“We’ve come a long way with flightdeck systems over the past 10–20 years,” he notes, “but I don’t think we’ve plateaued at all. Technology continues to evolve and there’s no reason to believe that pace of flightdeck technological innovation will slow.

We have more sensors available today, displays are getting larger with higher quality images, and datalink bandwidth is increasing. The real challenge is in integrating all this information effectively.”

For UASC, a big challenge for the future lies in how to present and integrate information concisely and clearly to crews. “We’re looking at new symbology and working on concepts of alternative representation of data,” says Hummel. UASC anticipates practical applications for voice control technology and closer man/machine interfaces.

“The weakest link in the flightdeck is the human element,” he says. “Future automation systems may be able to monitor what’s going on in the flightdeck, analyze inputs from operators and react if a series of events outside the norm presents itself.

While this would not redirect commands from the crew it could alert the crew to a situation requiring further attention and we envision this sort of thing integrating into avionics capabilities of the future.”

While we don’t know what future technology may hold for the flightdeck of the future it would not be out of the realm of reason to consider some form of “mind link” between human and machine.

“I’ve always been intrigued by the concept,” says Hummel. “Today we’re using a keyboard with communication back via a display. It would be ideal if this information could be somehow absorbed without need for a keyboard and while being heads-up all the time.

In any event, future displays may present information entirely differently and our interaction with avionics systems may take a form we cannot even imagine today.”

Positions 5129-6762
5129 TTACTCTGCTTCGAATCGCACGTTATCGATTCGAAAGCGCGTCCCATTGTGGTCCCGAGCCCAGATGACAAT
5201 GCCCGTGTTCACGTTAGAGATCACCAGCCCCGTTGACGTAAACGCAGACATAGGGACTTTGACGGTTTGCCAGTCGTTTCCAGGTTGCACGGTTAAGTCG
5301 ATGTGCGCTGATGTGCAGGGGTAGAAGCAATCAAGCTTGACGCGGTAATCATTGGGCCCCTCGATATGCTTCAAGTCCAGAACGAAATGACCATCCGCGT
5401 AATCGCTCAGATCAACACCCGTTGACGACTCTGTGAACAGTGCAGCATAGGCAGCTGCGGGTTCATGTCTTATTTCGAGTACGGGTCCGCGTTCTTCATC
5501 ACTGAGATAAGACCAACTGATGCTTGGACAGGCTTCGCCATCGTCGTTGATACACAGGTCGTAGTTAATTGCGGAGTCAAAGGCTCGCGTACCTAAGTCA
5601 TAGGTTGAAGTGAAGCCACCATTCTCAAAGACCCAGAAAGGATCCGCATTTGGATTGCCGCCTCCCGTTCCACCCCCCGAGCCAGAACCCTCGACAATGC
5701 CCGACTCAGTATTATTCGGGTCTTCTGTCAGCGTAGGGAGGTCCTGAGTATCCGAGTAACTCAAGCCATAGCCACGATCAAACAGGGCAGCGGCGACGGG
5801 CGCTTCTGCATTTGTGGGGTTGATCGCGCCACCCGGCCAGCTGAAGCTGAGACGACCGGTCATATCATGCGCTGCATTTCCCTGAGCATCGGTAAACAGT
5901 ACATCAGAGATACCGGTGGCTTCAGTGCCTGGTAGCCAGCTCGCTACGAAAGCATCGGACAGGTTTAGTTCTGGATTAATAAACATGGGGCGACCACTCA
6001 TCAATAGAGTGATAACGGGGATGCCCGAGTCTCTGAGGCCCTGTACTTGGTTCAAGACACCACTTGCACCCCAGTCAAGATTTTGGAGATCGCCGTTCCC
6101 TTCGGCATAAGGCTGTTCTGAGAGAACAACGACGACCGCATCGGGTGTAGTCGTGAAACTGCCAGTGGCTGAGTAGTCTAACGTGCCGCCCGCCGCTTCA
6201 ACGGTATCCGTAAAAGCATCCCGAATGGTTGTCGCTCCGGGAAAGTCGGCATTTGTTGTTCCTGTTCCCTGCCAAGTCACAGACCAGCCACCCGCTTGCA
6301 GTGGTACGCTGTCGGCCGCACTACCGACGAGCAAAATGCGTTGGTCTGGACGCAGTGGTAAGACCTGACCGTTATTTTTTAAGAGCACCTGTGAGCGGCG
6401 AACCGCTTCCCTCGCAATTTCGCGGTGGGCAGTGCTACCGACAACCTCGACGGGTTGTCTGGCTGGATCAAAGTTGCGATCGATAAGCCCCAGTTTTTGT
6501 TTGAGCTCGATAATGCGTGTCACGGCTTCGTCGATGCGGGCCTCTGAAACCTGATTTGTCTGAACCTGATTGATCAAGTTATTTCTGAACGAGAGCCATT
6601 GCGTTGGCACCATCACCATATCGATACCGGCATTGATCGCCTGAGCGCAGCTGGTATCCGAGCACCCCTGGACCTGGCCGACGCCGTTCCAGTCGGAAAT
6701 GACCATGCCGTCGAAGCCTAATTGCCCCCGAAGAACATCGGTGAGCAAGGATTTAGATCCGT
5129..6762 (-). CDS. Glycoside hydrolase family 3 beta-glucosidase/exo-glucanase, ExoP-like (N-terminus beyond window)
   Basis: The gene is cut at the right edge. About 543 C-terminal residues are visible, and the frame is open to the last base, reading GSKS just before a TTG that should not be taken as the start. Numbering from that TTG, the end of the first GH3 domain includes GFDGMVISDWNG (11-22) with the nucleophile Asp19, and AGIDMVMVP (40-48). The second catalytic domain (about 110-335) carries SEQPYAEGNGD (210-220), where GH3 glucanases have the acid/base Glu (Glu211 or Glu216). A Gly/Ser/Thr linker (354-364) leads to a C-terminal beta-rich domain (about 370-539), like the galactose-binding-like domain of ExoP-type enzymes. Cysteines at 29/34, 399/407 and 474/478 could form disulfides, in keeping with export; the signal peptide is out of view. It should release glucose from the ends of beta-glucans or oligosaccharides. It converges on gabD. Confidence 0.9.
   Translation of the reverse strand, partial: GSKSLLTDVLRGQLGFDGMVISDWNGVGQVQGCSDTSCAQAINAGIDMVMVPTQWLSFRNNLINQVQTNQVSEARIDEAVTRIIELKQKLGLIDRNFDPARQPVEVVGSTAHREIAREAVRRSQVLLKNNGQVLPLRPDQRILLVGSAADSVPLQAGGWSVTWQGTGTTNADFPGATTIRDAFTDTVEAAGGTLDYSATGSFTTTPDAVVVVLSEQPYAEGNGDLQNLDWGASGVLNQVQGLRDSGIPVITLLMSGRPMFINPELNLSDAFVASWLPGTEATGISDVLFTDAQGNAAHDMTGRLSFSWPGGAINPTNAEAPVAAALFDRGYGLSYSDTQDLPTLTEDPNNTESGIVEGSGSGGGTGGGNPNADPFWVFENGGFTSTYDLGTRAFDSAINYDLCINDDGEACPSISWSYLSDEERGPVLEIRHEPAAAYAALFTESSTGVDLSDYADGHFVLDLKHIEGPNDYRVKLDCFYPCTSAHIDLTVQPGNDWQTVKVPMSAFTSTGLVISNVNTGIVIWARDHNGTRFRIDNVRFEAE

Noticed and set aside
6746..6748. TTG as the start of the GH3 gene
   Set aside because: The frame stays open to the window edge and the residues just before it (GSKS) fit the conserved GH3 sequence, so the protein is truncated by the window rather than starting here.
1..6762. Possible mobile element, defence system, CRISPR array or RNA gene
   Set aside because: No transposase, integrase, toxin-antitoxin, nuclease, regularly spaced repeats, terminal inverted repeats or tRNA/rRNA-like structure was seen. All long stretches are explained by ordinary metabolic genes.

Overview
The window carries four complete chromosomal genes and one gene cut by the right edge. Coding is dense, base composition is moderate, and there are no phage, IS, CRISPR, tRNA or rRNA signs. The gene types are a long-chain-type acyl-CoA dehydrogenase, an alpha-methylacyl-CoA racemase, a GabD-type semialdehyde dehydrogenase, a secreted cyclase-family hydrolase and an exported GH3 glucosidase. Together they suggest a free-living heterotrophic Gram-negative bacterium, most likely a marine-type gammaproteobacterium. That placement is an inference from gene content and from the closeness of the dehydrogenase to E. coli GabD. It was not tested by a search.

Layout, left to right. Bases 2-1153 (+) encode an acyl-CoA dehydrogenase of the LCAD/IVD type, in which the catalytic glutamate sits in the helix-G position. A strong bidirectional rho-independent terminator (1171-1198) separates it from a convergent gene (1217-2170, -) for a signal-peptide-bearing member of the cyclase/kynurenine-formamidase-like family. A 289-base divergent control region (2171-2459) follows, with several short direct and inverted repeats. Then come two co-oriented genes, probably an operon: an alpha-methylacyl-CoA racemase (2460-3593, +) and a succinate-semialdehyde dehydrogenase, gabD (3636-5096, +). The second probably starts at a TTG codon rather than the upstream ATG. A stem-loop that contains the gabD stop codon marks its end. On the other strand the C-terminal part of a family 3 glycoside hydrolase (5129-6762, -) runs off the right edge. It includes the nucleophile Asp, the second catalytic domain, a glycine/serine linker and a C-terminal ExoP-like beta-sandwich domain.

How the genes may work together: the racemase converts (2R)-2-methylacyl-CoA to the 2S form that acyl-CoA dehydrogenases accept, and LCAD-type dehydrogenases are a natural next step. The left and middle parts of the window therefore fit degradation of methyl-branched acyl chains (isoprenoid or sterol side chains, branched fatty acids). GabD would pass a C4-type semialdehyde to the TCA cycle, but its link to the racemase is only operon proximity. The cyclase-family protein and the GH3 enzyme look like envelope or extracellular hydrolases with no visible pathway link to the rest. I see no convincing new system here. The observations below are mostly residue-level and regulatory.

McLeod reports that the King Air fleet has been very reliable with good product support from Hawker Beechcraft. Inhouse support capabilities include line maintenance, basic inspections and avionics work. Larger King Air inspections are subcontracted to Cutter Aviation PHX (Sky Harbor, Phoenix AZ).

VP Engineering Frank Hummel believes that technology has not come close to its ultimate potential. He doesn’t even rule out some form of “mind link” between human and machine.

During 2008 McLeod, assisted by Gonzalez, gutted the F90 panel and installed all new instrumentation including a pair of EFI890R displays. Typical F90 avionics test flights run 90 min out of TUS.

While Bombardier Aerospace TUS typically supports the Challenger 601-3A when it’s in the area McLeod and Gonzalez take care of assorted avionics and software upgrades.

At the Challenger 601 end of the operation both Naimer and Spoerl take recurrent training together and complete at least one global circumnavigation annually. In evaluating additional flight department lift Naimer is considering replacing the King Air 350 with a Part 25 light jet.

“We’d like something we can use for company transport but also with a big enough flightdeck to accommodate avionics development projects,” he says. Also on Naimer’s prospective shopping list may be a lighter aircraft than the 601-3A to commute within Europe and access the short strip at ZJI more effectively.

“We’re considering a light jet—perhaps the Embraer Phenom 300—but I’m also interested in the Piaggio P180 Avanti. A Pilatus PC12 could handle most of our missions effectively. However, it’s single-engine and we’re constantly flying across the Alps into icing conditions.”